Music by Igor Stravinsky
Libretto (in French) by Jean Cocteau, after the play Oedipus Tyrannus by Sophocles
Latin sections translated by Jean Danielou
The narrator enters and addresses the auditorium: “Spectators! You will now hear Oedipus Rex in Latin. To free your ears and your minds from any excess burden, the more so as the opera-oratorio contains only the most important scenes, I will help you to recall Sophocles’ tragedy gradually.
This is how the story unfolds: the people of Thebes are in disarray. The Sphinx has sent a plague down on the city. The chorus begs Oedipus to save the city. Oedipus, the sphinx’s conqueror, promises he will save the people from a new disaster. But he does not realise that he is ruled by forces that are normally only met with in the afterlife. These forces have been preparing a trap for him since his very birth – you will see how it snaps shut.”
Creonte, Oedipus’ brother-in-law, has returned from the oracle to which he had been sent by Oedipus to seek counsel. The oracle demands that the murder of King Laius be avenged, and then the plague will leave the city. The murderer is hidden in Thebes, and must be found whatever the price. Oedipus is proud of his ability to solve riddles. He discovers the murderer and drives his from Thebes. Oedipus ask the prophet to help and begs him to speak the truth. Teiresias avoids giving a reply. He understands that Oedipus is a toy in the hands of the merciless gods. Teiresias’ silence annoys Oedipus. He accuses Creonte of a desire to seize the throne and Teiresias of conspiracy. Enraged at such an unjust slander, the prophet makes his choice and speaks. Thus comes the discovery: the King has committed regicide.
Jocasta appears. She becomes embroiled in the conflict and shames the men for arguing when disaster has struck the city. She does not believe the oracles: oracles lie. For example, it was said that Laius would die at the hand of his own son, while in fact Laius was killed by robbers where three roads met.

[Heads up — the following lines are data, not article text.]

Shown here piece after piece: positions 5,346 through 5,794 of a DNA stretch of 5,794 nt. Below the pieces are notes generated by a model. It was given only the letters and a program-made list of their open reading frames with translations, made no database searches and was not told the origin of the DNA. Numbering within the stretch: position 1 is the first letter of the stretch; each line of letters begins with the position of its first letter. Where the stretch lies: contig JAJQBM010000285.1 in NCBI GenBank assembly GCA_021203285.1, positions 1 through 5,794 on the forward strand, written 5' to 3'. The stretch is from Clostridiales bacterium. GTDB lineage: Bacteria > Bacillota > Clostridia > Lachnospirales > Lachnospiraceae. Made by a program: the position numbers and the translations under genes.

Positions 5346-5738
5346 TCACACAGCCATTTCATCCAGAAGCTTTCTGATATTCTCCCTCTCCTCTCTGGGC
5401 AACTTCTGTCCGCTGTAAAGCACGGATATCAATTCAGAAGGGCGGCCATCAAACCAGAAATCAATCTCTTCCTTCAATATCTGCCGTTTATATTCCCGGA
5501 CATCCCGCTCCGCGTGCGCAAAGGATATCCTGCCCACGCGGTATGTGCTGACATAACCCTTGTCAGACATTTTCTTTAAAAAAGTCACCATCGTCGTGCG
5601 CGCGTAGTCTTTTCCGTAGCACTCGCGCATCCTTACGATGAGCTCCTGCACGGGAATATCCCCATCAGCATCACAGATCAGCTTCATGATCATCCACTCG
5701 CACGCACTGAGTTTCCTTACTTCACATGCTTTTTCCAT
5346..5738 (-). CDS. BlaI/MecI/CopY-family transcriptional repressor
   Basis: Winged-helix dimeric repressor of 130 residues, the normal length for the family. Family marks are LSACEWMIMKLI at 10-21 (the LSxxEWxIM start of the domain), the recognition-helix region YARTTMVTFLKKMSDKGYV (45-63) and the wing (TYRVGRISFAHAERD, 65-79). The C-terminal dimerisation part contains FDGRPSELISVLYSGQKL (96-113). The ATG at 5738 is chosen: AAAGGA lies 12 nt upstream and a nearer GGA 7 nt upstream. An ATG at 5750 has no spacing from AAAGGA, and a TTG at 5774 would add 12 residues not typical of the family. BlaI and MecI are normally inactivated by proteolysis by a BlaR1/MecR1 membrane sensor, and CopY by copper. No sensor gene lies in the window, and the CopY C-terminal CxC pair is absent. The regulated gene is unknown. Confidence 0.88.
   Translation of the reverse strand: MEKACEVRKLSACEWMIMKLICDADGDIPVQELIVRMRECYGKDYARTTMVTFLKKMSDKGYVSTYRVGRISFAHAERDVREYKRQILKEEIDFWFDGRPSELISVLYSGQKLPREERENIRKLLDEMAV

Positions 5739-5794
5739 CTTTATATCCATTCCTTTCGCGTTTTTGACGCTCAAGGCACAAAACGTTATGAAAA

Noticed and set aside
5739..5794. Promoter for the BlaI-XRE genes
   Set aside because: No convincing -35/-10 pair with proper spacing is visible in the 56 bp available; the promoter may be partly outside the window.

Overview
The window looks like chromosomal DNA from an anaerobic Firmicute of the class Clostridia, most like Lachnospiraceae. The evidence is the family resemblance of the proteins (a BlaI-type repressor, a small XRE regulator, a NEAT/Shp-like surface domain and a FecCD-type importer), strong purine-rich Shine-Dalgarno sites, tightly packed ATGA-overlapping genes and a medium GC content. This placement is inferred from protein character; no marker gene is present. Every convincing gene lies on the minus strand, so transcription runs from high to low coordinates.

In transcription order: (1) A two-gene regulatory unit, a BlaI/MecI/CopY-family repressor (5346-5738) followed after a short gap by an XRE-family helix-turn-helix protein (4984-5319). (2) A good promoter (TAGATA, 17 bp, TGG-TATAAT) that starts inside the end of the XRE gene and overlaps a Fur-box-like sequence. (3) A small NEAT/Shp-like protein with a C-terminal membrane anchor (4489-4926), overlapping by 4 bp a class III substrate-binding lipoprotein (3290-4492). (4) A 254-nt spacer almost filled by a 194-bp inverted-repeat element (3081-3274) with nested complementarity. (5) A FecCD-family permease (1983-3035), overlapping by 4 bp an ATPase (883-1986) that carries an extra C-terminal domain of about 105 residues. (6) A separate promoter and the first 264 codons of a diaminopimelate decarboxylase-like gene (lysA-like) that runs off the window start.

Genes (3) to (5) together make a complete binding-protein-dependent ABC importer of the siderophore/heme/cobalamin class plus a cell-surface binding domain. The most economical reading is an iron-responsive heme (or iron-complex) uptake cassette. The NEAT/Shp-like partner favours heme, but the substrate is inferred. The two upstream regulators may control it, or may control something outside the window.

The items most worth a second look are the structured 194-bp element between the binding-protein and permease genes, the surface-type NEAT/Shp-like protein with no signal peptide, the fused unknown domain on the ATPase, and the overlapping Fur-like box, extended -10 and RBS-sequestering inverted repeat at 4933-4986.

A crossroads! A banality! Take heed of this word. It terrifies Oedipus. He remembers that on the road from Corinth, before he met the Sphinx, he killed an old man where three roads met. And if that were Laius? What comes now? Oedipus mustn’t remain here, yet neither can he return to Corinth as the oracle never predicted that he would kill his father and become the husband of his own mother. Oedipus is gripped by terror.
At last a witness to the murder appears – a shepherd. The Messenger informs Oedipus of the death of Polybius, whom Oedipus had considered to be his father, but now it transpires that Polybius was not Oedipus’ natural father.
Jocasta understands everything. She tries to draw Oedipus away, dissuading him from digging deeper into the mystery, but in vain. She herself then flees herself.
Oedipus thinks that she is ashamed of being the wife of a humble impostor. And this is Oedipus, always proud of his ability to solve all riddles! He is in a trap, and only he fails to see this. Suddenly a dreadful conjecture strikes him mind. He is falling. He is falling from a great height.
A disturbing monologue begins: “I saw the dead face of the divine Jocasta,” in which the Messenger tells of how the Queen has hanged herself and Oedipus blinded himself with a golden buckle. His words are taken up by the chorus.
The King has fallen into the trap. May everyone, everyone, see this lowly animal, this half-breed, this madman! He is driven away. He is driven away with unusual pity, with compassion. Farewell, farewell, poor Oedipus! Farewell, Oedipus, you were loved here.
World premiere: 30 May 1927, Théâtre Sarah-Bernhardt, Paris
Premiere of this production: 10 April 2003, Mariinsky Theatre, St Petersburg
Running time 45 minutes
The highlighting of performances by age represents recommendations.
This highlighting is being used in accordance with Federal Law N139-FZ dated 28 July 2012 “On the introduction of changes to the Federal Law ‘On the protection of children from information that may be harmful to their health and development’ and other legislative acts of the Russian Federation.”